Driving up to Dube's home along a narrow dust road, hundreds of people, dangling empty sacks, were seen walking back home, looking tired, hungry and dejected.

        They are coming from the local business centre where they had gone to register their names for food aid to be handed out three days later.

        "We were told [by an international aid organisation] to come and register our names for food coming next week. But now they say only those on the old list will be given food," Dube said.

        The Zimbabwean government this year turned away foreign food aid, saying the country produced enough to feed its people.

        But Harare has recently allowed the United Nations World Food Programme to undertake a one-off free food distribution to get rid of its stock left over from April when the government stopped general food aid.

        Volunteer workers confirm the hunger in the area.

        "It is depressing to go out there visiting the sick, handing out a few bars of soap, diapers, some antiseptic solutions -- but seeing that what is urgently needed is food," said volunteer Georgina Tshabalala.

        Dube is not only struggling to provide food for her orphaned grandchildren, but also shelter.

        She cleans up grass that fell while she was thatching the roof of her new mud and pole hut in this remote rural area of Zimbabwe.

        With nobody to help her build or maintain their home, Dube has to risk climbing onto the roof to patch it up before the rains bring it down.

        Inside, the fire has gone out.

        Dube said besides the fact that their one meal has already been cooked, she could not afford to keep the fire going because she does not have the energy to regularly go to the bush to cut down firewood.

        The elderly woman -- old and weak enough to be a dependent herself -- said she had no choice but to look after her some of her grandchildren.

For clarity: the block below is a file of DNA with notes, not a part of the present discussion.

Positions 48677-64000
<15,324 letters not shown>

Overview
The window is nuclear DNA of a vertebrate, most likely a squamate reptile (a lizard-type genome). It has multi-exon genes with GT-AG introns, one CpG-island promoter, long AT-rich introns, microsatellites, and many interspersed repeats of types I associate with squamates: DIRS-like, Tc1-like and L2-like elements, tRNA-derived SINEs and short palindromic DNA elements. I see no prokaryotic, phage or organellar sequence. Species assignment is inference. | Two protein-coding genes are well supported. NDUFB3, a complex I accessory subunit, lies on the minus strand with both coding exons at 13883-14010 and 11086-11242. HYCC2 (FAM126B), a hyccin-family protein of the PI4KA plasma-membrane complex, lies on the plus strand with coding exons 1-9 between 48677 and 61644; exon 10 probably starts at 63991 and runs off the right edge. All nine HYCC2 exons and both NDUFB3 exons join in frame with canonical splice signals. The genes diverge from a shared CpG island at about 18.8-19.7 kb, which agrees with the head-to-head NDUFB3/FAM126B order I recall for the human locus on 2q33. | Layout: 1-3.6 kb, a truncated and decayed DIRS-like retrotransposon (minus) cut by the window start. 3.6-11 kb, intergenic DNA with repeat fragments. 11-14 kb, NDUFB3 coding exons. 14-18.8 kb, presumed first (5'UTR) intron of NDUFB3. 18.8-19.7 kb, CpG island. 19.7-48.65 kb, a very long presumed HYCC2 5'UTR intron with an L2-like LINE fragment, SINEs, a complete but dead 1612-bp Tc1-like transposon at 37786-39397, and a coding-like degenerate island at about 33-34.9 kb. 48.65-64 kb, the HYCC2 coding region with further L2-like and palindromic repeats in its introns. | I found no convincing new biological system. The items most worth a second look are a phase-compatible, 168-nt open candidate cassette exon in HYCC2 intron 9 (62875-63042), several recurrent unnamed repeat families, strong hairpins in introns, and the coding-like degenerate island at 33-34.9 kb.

Those who are not under her wing are probably involved in illegal gold mining, rife in the area.

        "I don't really know how they are surviving, but no one helps me with anything. The chickens and the goats you see outside I sell to send these children to school," she said.

        Despite the difficult living conditions and lack of food, one of her grandchildren, Dan, (7), passed his year-end school examinations with A grades. - Sapa-AFP


        Improved Zim inflation still world's highest

        Harare, Zimbabwe

        14 December 2004 15:15

        Zimbabwe's official inflation rate dropped to 149,3% last month, down from 209% in October, the state Central Statistical Office said on Tuesday. The new rate still leaves Zimbabwe with the highest inflation in the world.

        The troubled Southern African country is in the midst of its worst economic crisis since independence from Britain in 1980, with inflation peaking at more than 600% last year.

        With the local currency plummeting, sending a Christmas card to Europe by air mail now costs Z$40 000 (about R41) -- twice as much as a one-bedroom apartment did shortly after independence.

        A dollar was equivalent to Z$2 at the time, compared with the current official rate of Z$5 600, or Z$8 000 on the black market.

        The Reserve Bank attributes the recent drop to tighter fiscal policies aimed at reining in rampant profiteering and a lucrative black market in scarce commodities and hard currency.

        However, the official inflation rate excludes prices on a wide range of services and imports that have continued to soar throughout the year.

        The cost of medicines, vehicle repairs and health, agriculture and mining equipment has risen by more than 600%. The state telephone and postal companies have increased their fees by 1 000%.

        The agriculture-based economy has collapsed in the four years since the government began seizing thousands of white-owned commercial farms for redistribution to black Zimbabweans.

        The country routinely faces acute shortages of food, gasoline, hard currency and other imports. -- Sapa-AP